On 07 September 2001, the Army announced a significant acceleration of the Aviation Modernization Plan. This acceleration advances the retirement of aging aircraft and reduces the number of helicopters in the active and Reserve components by 1,000. By the end of 2004, there will no longer be AH-1 Cobras or UH-1 Hueys in the Army; by that date, the Army's operational helicopter fleet will contain only AH-64 Apaches, UH-60 Black Hawks, CH-47 Chinooks and OH-58 Kiowas.

The plan also modernizes Army Reserve and Army National Guard aviation by moving some 240 aircraft from the active to the Reserve components, as well as restructuring and standardizing lift and attack formations.

For example, heavy-lift (CH-47) companies will be reduced from 16 aircraft per company to 14. Corps level attack (AH-64) battalions will go from 24 aircraft to 21. Although the number of aircraft is reduced, the number of maintenance units is not. Also in selected units, there will be more crewmembers available per aircraft. With more maintenance assets available for fewer aircraft, the operational readiness of the Army's aviation fleet should be enhanced, as it works to increase its operational readiness goal from its current 75 percent to 90 percent by 2004.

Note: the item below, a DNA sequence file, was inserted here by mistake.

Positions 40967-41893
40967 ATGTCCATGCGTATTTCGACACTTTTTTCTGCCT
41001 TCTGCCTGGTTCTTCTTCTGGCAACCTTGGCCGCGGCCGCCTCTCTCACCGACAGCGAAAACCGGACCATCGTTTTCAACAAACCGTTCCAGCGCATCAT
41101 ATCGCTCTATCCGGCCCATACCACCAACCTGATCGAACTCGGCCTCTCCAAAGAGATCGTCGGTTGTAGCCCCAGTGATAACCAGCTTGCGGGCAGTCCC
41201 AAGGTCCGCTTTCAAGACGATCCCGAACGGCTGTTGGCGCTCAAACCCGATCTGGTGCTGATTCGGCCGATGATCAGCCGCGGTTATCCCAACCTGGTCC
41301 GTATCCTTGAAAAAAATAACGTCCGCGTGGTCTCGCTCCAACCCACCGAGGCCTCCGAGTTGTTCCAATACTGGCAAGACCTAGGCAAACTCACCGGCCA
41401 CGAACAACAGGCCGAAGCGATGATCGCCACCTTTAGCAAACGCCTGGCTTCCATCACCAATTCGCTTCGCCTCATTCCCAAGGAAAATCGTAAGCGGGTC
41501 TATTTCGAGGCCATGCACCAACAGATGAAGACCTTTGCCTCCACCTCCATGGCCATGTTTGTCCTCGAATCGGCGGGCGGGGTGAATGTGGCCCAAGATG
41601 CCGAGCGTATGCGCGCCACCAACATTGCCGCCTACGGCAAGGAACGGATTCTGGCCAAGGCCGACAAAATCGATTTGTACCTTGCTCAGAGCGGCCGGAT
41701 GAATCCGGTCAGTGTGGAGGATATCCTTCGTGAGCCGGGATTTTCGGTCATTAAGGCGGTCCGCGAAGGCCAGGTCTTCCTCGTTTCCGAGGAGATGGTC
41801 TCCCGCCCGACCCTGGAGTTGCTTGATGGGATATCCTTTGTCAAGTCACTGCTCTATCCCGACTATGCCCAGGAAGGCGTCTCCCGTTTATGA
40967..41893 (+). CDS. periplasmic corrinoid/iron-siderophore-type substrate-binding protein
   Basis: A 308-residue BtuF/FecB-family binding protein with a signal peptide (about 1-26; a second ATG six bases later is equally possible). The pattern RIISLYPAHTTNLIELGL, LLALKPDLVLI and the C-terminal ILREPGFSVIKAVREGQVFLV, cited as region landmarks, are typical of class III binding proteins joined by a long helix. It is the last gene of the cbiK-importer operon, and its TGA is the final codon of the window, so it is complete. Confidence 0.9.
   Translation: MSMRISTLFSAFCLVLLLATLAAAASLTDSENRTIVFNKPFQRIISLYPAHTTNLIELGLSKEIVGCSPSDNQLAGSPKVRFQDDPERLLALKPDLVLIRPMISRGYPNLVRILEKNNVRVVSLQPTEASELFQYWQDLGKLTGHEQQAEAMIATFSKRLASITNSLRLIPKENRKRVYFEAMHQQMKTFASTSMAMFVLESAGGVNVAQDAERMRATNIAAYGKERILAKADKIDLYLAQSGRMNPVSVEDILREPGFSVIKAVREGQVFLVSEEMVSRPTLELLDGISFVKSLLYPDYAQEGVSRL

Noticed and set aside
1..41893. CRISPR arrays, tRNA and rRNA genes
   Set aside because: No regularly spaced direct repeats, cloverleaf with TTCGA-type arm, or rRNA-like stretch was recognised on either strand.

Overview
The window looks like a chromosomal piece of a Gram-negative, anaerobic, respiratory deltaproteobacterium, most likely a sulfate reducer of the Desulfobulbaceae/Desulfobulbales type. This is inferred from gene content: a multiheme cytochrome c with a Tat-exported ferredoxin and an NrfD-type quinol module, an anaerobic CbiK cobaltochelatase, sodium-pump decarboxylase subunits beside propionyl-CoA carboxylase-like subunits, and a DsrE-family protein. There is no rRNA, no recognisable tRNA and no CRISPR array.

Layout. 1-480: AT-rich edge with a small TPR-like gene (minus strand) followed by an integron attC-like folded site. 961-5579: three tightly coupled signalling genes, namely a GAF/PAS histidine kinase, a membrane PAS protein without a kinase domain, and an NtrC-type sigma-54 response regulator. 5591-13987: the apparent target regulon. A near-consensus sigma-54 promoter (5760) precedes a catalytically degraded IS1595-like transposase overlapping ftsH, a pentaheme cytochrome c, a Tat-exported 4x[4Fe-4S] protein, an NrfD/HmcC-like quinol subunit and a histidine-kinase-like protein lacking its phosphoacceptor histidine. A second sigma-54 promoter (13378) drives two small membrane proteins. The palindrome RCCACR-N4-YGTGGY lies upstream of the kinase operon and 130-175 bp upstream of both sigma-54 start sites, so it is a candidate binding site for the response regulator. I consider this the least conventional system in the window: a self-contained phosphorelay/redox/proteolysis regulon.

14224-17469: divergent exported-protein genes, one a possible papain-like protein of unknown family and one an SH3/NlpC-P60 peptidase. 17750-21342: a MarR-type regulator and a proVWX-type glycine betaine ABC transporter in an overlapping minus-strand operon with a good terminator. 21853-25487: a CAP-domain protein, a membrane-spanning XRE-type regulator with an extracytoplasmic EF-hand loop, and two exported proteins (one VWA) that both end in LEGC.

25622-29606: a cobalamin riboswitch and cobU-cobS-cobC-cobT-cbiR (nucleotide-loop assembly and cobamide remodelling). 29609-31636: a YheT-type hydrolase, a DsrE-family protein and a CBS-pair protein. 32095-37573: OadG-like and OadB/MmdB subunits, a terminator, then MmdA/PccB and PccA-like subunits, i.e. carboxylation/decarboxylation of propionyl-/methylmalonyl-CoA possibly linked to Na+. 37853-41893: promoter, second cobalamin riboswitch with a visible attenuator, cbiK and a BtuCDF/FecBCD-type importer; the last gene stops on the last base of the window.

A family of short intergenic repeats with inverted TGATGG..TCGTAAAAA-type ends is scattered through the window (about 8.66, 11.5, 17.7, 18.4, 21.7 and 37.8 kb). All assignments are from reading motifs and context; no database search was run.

The philosophy of the aviation restructuring initiative (basically) is the Army will divest itself of the UH-1, recapitalize the UH-60 fleet, restructure to help align with the objective force, focus lift resources, accelerate the RAH-66 Comanche, increase effectiveness, and maximize the SFTS.